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Solution-processable organic conductors and semiconductors for thin-film electronics

The ability to replace thermally-evaporated metal and organic semiconductors with solution-processable counterparts as active device components will lower capital and operational costs associated with thin-film electronics fabrication. We are examining the processing-structure-property relationships of these materials to assess their viability. Current research efforts in this area focus on water-dispersible, conductive polyaniline and several p-type solution-processable anthradithiophenes.  These materials, respectively, find use as electrodes and active layers in organic transistors and solar cells.

Soft lithography and soft-contact lamination for plastic electronics

The chemical- and mechanical fragility of organic semiconductors calls for the development of non-invasive patterning technologies for establishing efficient electrical contact. Our group has developed nanotransfer printing (nTP), soft-contact lamination (scL) and stamp-and-spin-cast as means to fabricate functional organic thin-film devices. Research in this area continues to explore elastomeric-stamp-based patterning schemes for creating high-resolution functional features on rigid and flexible substrates over large areas.  These features are either directly transferred onto or laminated against the electrically-active components to complete the circuits of organic transistors and solar cells.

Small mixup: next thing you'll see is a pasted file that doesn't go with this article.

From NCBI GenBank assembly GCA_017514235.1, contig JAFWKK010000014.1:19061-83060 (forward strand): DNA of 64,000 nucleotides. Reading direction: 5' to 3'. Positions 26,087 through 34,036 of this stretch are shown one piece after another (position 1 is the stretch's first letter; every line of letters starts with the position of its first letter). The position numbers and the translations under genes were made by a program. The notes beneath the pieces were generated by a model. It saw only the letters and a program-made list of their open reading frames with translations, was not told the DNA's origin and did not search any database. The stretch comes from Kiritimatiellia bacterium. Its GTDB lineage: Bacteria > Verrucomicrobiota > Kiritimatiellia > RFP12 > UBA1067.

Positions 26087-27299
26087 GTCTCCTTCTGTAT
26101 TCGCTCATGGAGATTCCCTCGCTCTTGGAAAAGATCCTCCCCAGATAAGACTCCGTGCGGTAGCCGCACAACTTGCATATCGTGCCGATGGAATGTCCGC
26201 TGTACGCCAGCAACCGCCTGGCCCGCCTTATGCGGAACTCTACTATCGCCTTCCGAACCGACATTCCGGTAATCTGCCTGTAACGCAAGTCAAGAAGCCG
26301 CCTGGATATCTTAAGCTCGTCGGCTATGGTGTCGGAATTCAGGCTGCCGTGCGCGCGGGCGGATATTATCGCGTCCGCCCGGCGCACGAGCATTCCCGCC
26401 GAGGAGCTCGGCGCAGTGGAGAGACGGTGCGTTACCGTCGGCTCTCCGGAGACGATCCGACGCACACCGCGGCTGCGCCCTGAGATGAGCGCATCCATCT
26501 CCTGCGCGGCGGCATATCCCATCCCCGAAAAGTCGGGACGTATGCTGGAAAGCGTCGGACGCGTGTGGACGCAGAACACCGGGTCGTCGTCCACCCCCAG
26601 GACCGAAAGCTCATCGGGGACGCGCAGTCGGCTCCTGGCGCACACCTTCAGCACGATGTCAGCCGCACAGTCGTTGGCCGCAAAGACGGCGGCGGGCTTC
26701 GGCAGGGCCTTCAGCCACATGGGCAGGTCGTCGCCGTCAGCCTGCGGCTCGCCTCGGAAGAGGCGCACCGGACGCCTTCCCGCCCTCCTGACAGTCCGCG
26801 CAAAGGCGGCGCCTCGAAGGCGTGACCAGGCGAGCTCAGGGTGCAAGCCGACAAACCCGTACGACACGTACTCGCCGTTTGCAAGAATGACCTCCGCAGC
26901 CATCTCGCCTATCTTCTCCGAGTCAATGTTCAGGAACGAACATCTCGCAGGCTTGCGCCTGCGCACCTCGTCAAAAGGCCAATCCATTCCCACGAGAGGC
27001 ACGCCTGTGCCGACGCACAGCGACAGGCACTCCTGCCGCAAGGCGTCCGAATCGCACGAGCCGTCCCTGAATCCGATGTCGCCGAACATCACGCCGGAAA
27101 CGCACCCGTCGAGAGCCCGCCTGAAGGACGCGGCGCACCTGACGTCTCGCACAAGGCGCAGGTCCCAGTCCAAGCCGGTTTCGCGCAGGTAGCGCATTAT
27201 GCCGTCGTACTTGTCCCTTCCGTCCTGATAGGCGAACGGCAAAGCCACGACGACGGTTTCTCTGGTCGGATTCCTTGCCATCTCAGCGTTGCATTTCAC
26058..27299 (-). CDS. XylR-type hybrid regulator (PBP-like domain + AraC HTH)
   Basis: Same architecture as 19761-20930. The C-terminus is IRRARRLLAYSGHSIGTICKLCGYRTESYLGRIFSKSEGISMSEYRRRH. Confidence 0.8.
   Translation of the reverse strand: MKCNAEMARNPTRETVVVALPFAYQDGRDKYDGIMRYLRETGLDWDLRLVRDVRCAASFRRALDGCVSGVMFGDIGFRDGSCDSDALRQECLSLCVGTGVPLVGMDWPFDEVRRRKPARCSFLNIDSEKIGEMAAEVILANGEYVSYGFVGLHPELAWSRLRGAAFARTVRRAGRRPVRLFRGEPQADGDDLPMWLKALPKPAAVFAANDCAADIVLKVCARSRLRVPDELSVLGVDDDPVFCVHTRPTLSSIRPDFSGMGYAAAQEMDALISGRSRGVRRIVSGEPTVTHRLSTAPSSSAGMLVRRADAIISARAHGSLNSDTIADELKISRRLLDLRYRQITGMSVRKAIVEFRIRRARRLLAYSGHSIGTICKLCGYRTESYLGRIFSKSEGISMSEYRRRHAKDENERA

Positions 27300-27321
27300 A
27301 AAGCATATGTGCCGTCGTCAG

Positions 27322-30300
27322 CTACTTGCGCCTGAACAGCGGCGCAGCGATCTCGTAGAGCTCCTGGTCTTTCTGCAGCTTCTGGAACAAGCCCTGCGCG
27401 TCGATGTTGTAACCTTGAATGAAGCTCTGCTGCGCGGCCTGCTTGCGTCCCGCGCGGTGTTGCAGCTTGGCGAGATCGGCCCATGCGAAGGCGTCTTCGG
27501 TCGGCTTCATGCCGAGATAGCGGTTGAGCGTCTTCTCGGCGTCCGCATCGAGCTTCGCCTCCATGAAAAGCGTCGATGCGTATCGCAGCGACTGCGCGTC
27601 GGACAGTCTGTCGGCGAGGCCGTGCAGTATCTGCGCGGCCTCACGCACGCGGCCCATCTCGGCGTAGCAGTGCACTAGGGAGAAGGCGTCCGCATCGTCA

Self-assembled monolayers facilitate interfacial engineering in organic solar cells

Previously, our efforts in this area entailed the understanding the assembly of conjugated molecules on metal and semiconductor surfaces. High-resolution spectroscopic techniques, including transmission and reflectance infra-red spectroscopy and synchrotron-based near-edge X-ray absorption fine structure spectroscopy were used to elucidate the ensemble-averaged structure and orientation of the molecular assembly. Current work builds on our previous know-how; we are exploiting the molecular dipoles induced by and surface energy presented by the organization of self-assembled monolayers to engineer the electrode-photo-active later interface in organic solar cells.

External Fellowships and Scholarships to Team Members

NSF Integrative Graduate Education and Research Traineeship Fellowship in Nanotechnology for Clean Energy to AMH
National Defense Science and Engineering Graduate Fellowship to SSL, AMH, GEP, JCH
NSF Graduate Fellowship to KBG, JDT, AKH, NCD
Department of Homeland Security Fellowship to TLB
Dreyfus Post-doctoral Fellowship in Environmental Chemistry to JMM
Intelligence Community Post-doctoral Fellowship to MRM

ExxonMobil Emerging Technology Fellowship to KCG

Il Ju Academic Foundation Overseas Graduate Fellowship to KSL

Intel Undergraduate Research Fellowship to SHC
REU Supplemental Grant to CAREER Award to RT, SRM